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In a trilateral meeting held on Friday, Afghanistan, Pakistan and the United States agreed to act against Daesh through joint efforts in their respective areas of operations (AOR).

“A Two Star level security meeting among delegates from Pakistan, Afghanistan and Resolute Support Mission was held at General Headquarters Rawalpindi. The delegations were led by Afghan DGMO Major General Habib Hesari and Resolute Support Mission’s Deputy Chief of Staff (Operations) Major General Christopher Haas.

Pakistan was represented by DGMO Major General Sahir Shamshad Mirza. During the trilateral meeting, the senior delegates stressed upon the need to defeat Daesh through complementary efforts in respective areas of operations,” stated the ISPR press release

“Both sides agreed to enhance the frequency of bilateral interactions at multiple tiers through different command and staff channels to foster an environment of mutual respect, trust, cordiality, and cooperation,” the release added.

During the trilateral meeting, the senior delegates stressed upon the need to defeat Daesh through complementary efforts in respective areas of operations,” stated the ISPR press release

The meeting was tipped as important following the events that occurred lately. A suicide attack which took place on Friday on the Senate Deputy Chairman, Senator Maulana Abdul Ghafoor Haideri convey was claimed by Daesh. Though Pakistan does not consider Daesh as the prime security threat but such instances may compel security planners to change their thinking.

It must be stressed that the US is well and truly on the surge against IS in Afghanistan as evidenced by the employment of the GBU-43 bomb last month in Nangarhar Afghanistan and now the talk of an increase in US military boots on ground also. The decision to launch a concerted effort against Daesh comes a day after the US intelligence Community once again raised eyebrows on Pakistan’s anti-terrorism drive.

In his statement to the Senate Select Committee on Intelligence, the Director National Intelligence, Daniel Coats talked about the threat to Afghanistan, India and the US from Pakistani groups.

Read more: Pakistan-based Terror Groups will Target India and Afghanistan, warns US spymaster

The resolve to jointly combat the menace of terrorism is a good harbinger and certainly, should be taken in good spirit. The key requirement for putting up a united front is to end mistrust. As of now the trio is at loggerheads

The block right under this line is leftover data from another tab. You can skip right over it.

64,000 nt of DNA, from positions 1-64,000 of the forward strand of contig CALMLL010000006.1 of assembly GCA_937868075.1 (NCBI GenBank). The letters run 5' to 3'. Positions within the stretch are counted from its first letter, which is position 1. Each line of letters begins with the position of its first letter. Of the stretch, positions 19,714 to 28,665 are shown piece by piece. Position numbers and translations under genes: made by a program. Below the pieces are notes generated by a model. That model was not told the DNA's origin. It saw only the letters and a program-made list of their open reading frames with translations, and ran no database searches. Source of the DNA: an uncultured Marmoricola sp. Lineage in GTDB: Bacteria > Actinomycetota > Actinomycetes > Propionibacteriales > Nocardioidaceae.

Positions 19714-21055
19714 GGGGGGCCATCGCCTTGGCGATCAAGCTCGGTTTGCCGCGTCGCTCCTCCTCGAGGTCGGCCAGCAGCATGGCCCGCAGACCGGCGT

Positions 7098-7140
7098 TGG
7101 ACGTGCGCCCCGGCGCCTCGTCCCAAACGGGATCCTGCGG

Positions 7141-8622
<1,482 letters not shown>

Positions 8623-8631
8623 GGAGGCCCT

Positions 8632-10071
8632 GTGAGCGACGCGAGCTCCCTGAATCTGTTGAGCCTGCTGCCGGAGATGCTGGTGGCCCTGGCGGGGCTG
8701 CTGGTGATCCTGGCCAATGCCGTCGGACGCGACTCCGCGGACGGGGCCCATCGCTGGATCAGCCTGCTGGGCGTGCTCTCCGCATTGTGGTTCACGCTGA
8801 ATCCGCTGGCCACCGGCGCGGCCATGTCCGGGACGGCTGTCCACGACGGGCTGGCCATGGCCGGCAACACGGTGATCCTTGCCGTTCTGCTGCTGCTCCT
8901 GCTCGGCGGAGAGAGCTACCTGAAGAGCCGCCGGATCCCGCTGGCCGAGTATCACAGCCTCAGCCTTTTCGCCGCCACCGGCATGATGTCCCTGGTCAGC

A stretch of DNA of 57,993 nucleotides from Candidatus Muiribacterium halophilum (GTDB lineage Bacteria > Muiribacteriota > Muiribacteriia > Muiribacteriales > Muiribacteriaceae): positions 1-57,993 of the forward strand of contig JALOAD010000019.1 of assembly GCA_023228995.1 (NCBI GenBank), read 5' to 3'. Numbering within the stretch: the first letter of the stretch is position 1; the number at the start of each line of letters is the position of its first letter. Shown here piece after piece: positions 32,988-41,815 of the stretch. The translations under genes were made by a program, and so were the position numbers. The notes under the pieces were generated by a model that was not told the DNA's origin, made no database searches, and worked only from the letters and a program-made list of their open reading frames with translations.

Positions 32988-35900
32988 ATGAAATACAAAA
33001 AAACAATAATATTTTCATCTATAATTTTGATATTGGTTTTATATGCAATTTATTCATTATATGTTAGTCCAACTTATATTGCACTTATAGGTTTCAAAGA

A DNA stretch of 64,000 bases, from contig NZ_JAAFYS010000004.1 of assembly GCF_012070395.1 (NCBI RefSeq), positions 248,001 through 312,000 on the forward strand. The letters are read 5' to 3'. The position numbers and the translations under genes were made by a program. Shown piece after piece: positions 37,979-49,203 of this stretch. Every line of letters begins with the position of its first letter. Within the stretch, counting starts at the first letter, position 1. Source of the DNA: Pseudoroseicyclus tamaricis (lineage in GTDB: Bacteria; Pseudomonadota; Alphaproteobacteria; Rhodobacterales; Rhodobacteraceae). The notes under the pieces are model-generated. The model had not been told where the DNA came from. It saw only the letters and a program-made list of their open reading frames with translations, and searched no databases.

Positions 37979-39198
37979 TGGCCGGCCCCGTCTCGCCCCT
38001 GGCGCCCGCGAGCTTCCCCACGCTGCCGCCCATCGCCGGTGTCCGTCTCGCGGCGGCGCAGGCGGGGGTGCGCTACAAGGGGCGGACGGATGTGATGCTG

“Pakistani-based terrorist groups will present a sustained threat to US interests in the region and continue to plan and conduct attacks in India and Afghanistan. The threat to the United States and the West from Pakistani-based terrorist groups will be persistent but diffuse,” he said.

Hence, this willingness to cooperate, albeit surprising should be welcomed. Earlier on the visit to the region, US National Security Adviser (NSA), Lt Gen McMaster also reiterated the need to cooperate with Pakistan to end the epidemic, besides also insisting Pakistan to “do more”.

The trilateral meeting was followed by a bilateral meeting military meeting between Afghanistan and Pakistan after the two embroiled in a severe border clash in Chaman last week. The range of issues were discussed to include border management and cross-border firing.

This was in all likelihood a result of the pressure exerted by the closure of the Chaman crossing again, for it stopped trading activities. Besides, the infliction of damage to Afghan forces, in retaliation by Pakistan, also played a part in the meeting.

“Both sides agreed to enhance the frequency of bilateral interactions at multiple tiers through different command and staff channels to foster an environment of mutual respect, trust, cordiality, and cooperation,” the release added.

Read more: Focusing on ISIS: Are we losing sight of a bigger enemy in Afghanistan?

Cooperation: A Key to peace in the region

A military-heavy COIN strategy has not dissuaded the Taliban from controlling 58% of Afghanistan. A new approach with a negotiated end-state in mind is what Afghanistan needs

The resolve to jointly combat the menace of terrorism is a good harbinger and certainly, should be taken in good spirit. The key requirement for putting up a united front is to end mistrust.

As of now, the trio is at loggerheads, Afghanistan and Pakistan accuse each other of terrorism. The US similarly raises concerns about Pakistan’s highly-touted dual game. A well-gelled effort can be made if recriminations are done away with. The US, as a bigger power needs to assuage Pakistan’s fears in Afghanistan. Thereafter, it has to carry out an assessment of its war efforts in Afghanistan.

A new strategy should address all these issues. The situation in Afghanistan is becoming grave, to say the least. A military-heavy COIN strategy has not dissuaded the Taliban from controlling 58% of Afghanistan. A new approach with a negotiated end-state in mind is what Afghanistan needs. Pakistan, being an important stakeholder must be brought on board to chalk-out a dispensation acceptable to all, especially the Afghans.

The US has to use Islamabad’s clout to bring the Taliban to the negotiating table in order to kick start an Afghan-led peace process in Afghanistan. This will also help lessen tiffs between Afghanistan and Pakistan, which is what the region needs.

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